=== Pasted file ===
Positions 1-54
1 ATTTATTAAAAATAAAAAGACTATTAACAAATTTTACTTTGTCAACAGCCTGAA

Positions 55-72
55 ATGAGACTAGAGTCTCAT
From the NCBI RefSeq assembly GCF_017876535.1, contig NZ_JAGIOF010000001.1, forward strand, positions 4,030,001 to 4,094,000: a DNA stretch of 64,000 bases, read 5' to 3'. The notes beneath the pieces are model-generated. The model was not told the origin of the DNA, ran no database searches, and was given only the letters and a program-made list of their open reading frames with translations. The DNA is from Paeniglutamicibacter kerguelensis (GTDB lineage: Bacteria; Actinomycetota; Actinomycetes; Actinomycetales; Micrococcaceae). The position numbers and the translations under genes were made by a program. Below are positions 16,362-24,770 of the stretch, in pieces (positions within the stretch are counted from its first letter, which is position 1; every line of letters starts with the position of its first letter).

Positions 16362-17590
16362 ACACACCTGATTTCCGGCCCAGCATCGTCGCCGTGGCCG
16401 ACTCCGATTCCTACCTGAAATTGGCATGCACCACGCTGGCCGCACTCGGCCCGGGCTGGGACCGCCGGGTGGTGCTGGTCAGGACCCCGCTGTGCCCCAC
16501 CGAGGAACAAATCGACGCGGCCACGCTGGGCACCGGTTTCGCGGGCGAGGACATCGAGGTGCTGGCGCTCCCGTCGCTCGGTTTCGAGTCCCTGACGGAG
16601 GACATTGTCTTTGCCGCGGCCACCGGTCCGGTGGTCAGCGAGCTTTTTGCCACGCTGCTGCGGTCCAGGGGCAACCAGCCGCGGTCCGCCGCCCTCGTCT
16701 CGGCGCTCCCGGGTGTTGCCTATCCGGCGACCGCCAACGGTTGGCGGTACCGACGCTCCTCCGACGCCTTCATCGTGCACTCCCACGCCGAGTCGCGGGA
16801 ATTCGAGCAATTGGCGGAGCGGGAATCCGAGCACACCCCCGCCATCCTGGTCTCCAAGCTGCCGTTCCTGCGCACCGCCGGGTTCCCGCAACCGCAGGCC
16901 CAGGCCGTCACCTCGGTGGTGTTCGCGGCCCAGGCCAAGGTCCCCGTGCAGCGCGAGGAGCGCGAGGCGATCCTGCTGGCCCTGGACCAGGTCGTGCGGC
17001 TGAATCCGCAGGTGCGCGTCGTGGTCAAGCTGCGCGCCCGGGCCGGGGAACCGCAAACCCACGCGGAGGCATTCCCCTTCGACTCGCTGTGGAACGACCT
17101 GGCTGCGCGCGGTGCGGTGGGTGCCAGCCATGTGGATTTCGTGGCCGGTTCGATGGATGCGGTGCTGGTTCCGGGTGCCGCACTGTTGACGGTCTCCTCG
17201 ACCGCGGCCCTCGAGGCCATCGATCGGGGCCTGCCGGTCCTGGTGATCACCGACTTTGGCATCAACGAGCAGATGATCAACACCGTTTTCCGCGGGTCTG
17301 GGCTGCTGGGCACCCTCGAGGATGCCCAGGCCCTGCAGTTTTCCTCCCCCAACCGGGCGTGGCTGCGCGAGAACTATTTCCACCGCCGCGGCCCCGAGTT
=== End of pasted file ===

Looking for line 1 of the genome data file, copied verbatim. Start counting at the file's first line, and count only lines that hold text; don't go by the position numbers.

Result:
Positions 1-54